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The future is bright for England's youngsters

England depart Norway after three defeats but, with 17 of the 18 players still eligible for next year's finals, stand-in coach Brent Hills says there is plenty to be optimistic about.

Brent Hills talks to his players during a water break on Monday
Brent Hills talks to his players during a water break on Monday ©Sportsfile

England's young side departed the UEFA European Women's Under-19 Championship after three defeats from three but, says stand-in coach Brent Hills, they will be stronger for the experience.

With next month's FIFA U-20 Women's World Cup looming large, England sent an experimental squad to Norway. Between them, the 18 players had made a solitary start in qualifying and even the coach was different – Hills took a break from his job as the Football Association's head of women's elite development to take the reins. Three losses does not make for good reading yet with all but one member of the England side still eligible next year, the future is bright.

"If they don't go away and work hard, they're foolish," said Hills. "In all three games they've shown that they can play at this level. We just didn't have the experience and the guile to finish it off. We can look forward to next year and I can look ahead to the seniors. What I'm looking at is ensuring a steady stream of players gets into the senior team. Experiences like this can only help."

Monday in particular provided a great learning platform as for almost an hour England were more than a match for Spain, Hills' tip for the trophy in Norway. "For us to be better than them in the first half I can't be displeased," he said. "It was 32C and that's great, because when they go on to other finals they're always played in the heat. So get used to it. That's what you have to deal with so deal with it. And I thought we did."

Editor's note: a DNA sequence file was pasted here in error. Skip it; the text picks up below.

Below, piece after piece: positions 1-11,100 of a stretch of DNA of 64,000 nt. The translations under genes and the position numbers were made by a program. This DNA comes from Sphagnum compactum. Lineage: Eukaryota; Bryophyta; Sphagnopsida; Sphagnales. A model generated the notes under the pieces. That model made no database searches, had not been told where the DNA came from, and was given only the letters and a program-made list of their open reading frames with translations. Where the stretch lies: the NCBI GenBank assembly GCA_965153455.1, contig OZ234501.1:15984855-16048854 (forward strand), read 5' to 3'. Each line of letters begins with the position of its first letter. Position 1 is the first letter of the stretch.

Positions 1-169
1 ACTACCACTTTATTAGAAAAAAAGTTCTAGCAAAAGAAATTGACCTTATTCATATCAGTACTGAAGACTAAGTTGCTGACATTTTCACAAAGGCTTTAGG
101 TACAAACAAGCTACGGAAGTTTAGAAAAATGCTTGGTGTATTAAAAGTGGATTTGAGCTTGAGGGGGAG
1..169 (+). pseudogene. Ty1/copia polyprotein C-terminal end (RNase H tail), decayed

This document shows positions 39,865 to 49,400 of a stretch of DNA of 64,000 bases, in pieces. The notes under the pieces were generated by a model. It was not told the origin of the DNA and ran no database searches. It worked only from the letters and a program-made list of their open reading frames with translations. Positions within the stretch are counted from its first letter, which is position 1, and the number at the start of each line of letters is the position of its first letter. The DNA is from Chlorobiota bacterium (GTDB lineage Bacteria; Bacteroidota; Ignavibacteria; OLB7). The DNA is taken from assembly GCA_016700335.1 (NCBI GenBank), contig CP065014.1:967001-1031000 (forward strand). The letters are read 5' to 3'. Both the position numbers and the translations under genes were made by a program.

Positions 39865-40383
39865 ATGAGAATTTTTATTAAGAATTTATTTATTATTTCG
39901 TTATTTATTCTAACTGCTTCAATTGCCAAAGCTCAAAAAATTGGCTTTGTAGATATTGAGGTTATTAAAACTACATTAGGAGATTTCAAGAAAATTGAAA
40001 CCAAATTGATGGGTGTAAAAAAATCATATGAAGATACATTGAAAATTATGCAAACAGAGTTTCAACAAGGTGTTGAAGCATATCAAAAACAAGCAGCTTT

England's youthful lineup
England's youthful lineup©Sportsfile

England's fluid shape and interchanging of positions was notable, causing Spain real problems. "We say to our players that they have to defend in shape, not position – otherwise you get someone on the right wing having to run back 80 yards into position. That doesn't make sense. It also means you get more of a feeling of other positions, so you think: 'I shouldn't play that sort of pass and now I know because I was on the end of it.'"

In the end, Spain's more assured touch in and around the penalty box made the difference. Like with the games against the Republic of Ireland and Sweden, England's youngsters faded in the second half – but they will be back. "It's been a great tournament, brilliantly organised, a lovely place to come," concluded Hills. "It's just sad that we won't be here next week. But the sun will still come up tomorrow."